Well, yes, the idea that our pirate was in El Dorado as a baby is a highly speculative one -- and I don't have a shred of evidence to support it! You're right, Esperanza, Marco Pollo's trip might have been well before we were even a twinkle in our parents' eyes. But though our mother is young in the photo, she looks to be an adult rather than like our teenaged (or just under teenaged selves).

However, as far as a time line goes, I always imagined that Marco Pollo's fabled journey to El Dorado took place before the Polarian War. I think it might be easier for him to have taken such a journey during a time of peace, and the happy innocence of the crew seems to imply a time before the trials of war (never mind any nasty surprises they find in El Dorado after the photograph). This could be about 20 years ago (before our time), but even as little as oh, 12-15 years ago, which could be the time of our infancy. Maybe, like Virginia Dare, we were a baby born in a new world.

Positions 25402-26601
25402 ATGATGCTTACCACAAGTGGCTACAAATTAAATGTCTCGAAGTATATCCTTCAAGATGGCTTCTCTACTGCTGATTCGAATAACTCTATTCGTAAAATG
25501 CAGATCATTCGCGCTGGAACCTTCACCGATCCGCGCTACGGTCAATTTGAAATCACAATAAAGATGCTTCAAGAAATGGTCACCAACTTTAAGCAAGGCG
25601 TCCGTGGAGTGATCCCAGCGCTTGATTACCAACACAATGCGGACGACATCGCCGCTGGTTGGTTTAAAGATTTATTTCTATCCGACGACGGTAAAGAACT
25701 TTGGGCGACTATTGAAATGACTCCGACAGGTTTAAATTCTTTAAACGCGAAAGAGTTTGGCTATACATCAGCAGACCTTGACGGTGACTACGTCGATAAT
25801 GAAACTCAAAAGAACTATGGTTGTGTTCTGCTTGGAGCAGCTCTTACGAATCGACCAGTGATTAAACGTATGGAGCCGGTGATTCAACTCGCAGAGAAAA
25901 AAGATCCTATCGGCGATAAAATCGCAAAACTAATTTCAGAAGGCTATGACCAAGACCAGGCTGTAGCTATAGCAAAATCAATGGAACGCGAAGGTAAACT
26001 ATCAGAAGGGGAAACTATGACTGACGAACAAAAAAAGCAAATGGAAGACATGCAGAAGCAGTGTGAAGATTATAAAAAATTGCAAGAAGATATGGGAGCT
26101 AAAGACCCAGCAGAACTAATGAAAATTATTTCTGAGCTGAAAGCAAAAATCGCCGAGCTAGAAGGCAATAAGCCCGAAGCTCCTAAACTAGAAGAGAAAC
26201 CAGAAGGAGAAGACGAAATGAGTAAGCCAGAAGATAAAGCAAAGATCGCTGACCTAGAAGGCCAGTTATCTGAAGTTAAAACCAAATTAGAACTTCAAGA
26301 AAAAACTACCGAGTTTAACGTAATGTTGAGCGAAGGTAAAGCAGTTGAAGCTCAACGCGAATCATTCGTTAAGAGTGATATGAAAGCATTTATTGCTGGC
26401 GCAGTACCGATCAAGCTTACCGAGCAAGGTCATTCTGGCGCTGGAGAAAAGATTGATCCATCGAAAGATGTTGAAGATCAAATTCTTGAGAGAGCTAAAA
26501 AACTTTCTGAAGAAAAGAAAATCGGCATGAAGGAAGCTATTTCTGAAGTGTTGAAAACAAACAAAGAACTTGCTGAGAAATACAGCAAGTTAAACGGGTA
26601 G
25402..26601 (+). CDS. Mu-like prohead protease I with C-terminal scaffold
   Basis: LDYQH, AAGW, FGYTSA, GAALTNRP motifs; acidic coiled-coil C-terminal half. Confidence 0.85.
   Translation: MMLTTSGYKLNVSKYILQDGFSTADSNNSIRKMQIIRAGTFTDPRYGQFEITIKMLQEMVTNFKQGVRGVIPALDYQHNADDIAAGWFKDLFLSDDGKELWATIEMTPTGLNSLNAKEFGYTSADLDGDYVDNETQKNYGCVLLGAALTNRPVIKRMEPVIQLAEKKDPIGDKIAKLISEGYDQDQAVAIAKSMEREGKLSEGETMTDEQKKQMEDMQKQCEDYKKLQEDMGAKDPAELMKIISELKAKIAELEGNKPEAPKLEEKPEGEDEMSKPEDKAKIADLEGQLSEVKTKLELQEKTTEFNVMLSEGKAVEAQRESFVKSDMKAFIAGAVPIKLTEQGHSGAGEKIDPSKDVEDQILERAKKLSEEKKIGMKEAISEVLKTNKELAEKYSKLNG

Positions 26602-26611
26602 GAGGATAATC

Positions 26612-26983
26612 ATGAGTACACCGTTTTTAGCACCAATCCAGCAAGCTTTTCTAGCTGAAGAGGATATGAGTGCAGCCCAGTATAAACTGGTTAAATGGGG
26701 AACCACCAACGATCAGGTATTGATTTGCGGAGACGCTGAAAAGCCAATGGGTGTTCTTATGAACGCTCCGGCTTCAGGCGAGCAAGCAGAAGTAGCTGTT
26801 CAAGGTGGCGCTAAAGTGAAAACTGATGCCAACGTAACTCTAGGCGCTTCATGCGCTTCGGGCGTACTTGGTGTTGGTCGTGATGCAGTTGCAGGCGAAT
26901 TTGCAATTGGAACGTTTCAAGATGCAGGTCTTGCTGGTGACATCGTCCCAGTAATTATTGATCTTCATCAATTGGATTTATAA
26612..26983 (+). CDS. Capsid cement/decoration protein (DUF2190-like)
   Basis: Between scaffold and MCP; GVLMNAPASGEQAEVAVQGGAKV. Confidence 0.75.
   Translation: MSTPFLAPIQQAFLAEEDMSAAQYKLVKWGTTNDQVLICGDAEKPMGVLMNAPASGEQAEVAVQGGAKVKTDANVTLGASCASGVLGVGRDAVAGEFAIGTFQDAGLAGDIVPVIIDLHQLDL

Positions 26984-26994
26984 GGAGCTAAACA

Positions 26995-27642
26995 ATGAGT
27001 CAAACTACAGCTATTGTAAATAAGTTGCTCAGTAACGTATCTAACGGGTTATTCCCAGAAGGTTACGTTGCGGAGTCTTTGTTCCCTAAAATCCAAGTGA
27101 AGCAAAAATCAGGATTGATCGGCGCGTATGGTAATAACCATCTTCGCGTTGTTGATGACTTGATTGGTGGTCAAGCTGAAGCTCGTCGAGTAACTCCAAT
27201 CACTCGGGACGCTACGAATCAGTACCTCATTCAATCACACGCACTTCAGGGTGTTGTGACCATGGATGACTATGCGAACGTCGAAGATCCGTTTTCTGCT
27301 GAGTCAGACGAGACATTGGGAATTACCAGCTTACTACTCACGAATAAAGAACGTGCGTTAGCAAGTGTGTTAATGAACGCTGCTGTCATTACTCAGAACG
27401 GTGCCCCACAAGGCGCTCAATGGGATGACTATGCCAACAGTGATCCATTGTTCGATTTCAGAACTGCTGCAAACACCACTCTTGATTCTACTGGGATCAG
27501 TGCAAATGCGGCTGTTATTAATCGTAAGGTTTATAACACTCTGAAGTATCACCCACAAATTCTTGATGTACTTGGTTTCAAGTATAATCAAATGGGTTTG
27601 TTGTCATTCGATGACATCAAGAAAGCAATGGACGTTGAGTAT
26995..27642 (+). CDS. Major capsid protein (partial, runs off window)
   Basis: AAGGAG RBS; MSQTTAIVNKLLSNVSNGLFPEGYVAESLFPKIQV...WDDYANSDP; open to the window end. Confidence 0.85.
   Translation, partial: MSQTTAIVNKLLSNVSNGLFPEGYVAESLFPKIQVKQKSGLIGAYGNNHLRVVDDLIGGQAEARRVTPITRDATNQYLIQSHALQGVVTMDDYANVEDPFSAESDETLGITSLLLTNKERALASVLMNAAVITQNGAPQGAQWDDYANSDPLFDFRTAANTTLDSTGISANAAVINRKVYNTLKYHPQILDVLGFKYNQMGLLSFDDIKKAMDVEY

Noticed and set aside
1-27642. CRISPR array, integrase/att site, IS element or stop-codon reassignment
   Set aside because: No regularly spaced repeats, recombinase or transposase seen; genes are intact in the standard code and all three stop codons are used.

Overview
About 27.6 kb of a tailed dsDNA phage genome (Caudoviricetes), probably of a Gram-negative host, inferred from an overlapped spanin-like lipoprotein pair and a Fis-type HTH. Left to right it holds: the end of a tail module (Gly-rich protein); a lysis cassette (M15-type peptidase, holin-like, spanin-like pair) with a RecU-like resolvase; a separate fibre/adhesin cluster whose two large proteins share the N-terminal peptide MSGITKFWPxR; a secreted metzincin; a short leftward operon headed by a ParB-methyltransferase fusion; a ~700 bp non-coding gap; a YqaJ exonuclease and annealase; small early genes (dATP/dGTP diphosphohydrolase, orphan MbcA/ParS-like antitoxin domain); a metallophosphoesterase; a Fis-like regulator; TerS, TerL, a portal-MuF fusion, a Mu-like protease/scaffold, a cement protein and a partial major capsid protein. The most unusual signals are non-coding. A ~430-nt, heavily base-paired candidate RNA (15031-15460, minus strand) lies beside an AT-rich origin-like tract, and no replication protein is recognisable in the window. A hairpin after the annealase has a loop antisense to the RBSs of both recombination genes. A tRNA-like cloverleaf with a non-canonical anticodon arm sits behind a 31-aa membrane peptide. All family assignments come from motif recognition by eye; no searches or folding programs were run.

I envision the Polarian War happening thereafter. Perhaps, Marco Pollo, a citizen of Valencia, signs on to fight in the war... like his counterpart in the real world (hopefully he doesn't meet the fate the real Marco Polo does, and become a prisoner of war. Though it turned out to be the best thing for his legacy, as the only reason we know of Marco Polo's adventures is because he told the story to a writer -- who happened to be his cellmate! But I digress). The advent of the Armada helps the war come to a speedy conclusion in just a year or two. No wonder they would be heroes!

So now, it would be 6-10 years ago. The war is over, but the shadow of the Armada is beginning to be felt. After all, the Armada is known to have killed the parents of some of us pirates at this time. Thus begins our life permanently with our foster parents. It might have become a habit for our parents to do this during dangerous missions. Perhaps El Dorado was the first lesson in unknown dangers and small children... or not

Admiral
Jul 27, 2012
1190
Chrissy Th'Blesser on Aug 12, 2014 wrote:
Ohhh interesting concept. I like it. With Kane having all his memories at his disposal he would not understand us suffering from something like forgetfulness or just giving them up. I doubt he could even comprehend such a thing. I had always assumed that our parents left us in good hands for the trip that took their lives but being with them and possibly being saved from death by our Presidio companion would really add nice fodder for the story.